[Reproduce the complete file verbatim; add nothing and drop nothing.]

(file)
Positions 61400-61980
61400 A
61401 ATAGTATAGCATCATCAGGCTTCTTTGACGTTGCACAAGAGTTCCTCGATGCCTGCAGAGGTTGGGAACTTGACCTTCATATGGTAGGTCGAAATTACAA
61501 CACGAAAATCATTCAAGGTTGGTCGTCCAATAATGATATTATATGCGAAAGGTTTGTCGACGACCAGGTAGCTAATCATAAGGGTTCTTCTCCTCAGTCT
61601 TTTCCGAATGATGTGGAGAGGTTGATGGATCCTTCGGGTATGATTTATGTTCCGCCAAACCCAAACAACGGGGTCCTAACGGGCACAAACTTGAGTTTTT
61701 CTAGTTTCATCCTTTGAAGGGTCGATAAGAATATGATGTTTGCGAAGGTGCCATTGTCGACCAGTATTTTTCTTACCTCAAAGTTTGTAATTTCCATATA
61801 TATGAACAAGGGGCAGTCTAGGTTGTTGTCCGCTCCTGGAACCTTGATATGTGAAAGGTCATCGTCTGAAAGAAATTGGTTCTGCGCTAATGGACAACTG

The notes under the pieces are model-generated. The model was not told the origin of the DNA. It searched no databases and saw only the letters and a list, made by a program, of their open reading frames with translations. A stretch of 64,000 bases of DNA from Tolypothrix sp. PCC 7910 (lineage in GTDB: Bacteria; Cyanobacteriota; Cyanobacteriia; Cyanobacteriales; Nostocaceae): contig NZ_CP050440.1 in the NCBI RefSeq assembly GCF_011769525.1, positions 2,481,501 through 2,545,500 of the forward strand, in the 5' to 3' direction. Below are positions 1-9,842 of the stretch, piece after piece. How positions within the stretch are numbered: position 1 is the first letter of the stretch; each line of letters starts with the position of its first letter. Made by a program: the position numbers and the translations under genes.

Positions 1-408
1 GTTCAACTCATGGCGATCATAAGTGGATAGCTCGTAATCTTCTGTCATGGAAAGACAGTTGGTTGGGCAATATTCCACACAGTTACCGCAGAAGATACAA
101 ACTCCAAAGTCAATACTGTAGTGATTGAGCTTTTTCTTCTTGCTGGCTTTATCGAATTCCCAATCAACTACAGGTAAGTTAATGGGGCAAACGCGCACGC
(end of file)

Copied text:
Positions 61400-61980
61400 A
61401 ATAGTATAGCATCATCAGGCTTCTTTGACGTTGCACAAGAGTTCCTCGATGCCTGCAGAGGTTGGGAACTTGACCTTCATATGGTAGGTCGAAATTACAA
61501 CACGAAAATCATTCAAGGTTGGTCGTCCAATAATGATATTATATGCGAAAGGTTTGTCGACGACCAGGTAGCTAATCATAAGGGTTCTTCTCCTCAGTCT
61601 TTTCCGAATGATGTGGAGAGGTTGATGGATCCTTCGGGTATGATTTATGTTCCGCCAAACCCAAACAACGGGGTCCTAACGGGCACAAACTTGAGTTTTT
61701 CTAGTTTCATCCTTTGAAGGGTCGATAAGAATATGATGTTTGCGAAGGTGCCATTGTCGACCAGTATTTTTCTTACCTCAAAGTTTGTAATTTCCATATA
61801 TATGAACAAGGGGCAGTCTAGGTTGTTGTCCGCTCCTGGAACCTTGATATGTGAAAGGTCATCGTCTGAAAGAAATTGGTTCTGCGCTAATGGACAACTG

The notes under the pieces are model-generated. The model was not told the origin of the DNA. It searched no databases and saw only the letters and a list, made by a program, of their open reading frames with translations. A stretch of 64,000 bases of DNA from Tolypothrix sp. PCC 7910 (lineage in GTDB: Bacteria; Cyanobacteriota; Cyanobacteriia; Cyanobacteriales; Nostocaceae): contig NZ_CP050440.1 in the NCBI RefSeq assembly GCF_011769525.1, positions 2,481,501 through 2,545,500 of the forward strand, in the 5' to 3' direction. Below are positions 1-9,842 of the stretch, piece after piece. How positions within the stretch are numbered: position 1 is the first letter of the stretch; each line of letters starts with the position of its first letter. Made by a program: the position numbers and the translations under genes.

Positions 1-408
1 GTTCAACTCATGGCGATCATAAGTGGATAGCTCGTAATCTTCTGTCATGGAAAGACAGTTGGTTGGGCAATATTCCACACAGTTACCGCAGAAGATACAA
101 ACTCCAAAGTCAATACTGTAGTGATTGAGCTTTTTCTTCTTGCTGGCTTTATCGAATTCCCAATCAACTACAGGTAAGTTAATGGGGCAAACGCGCACGC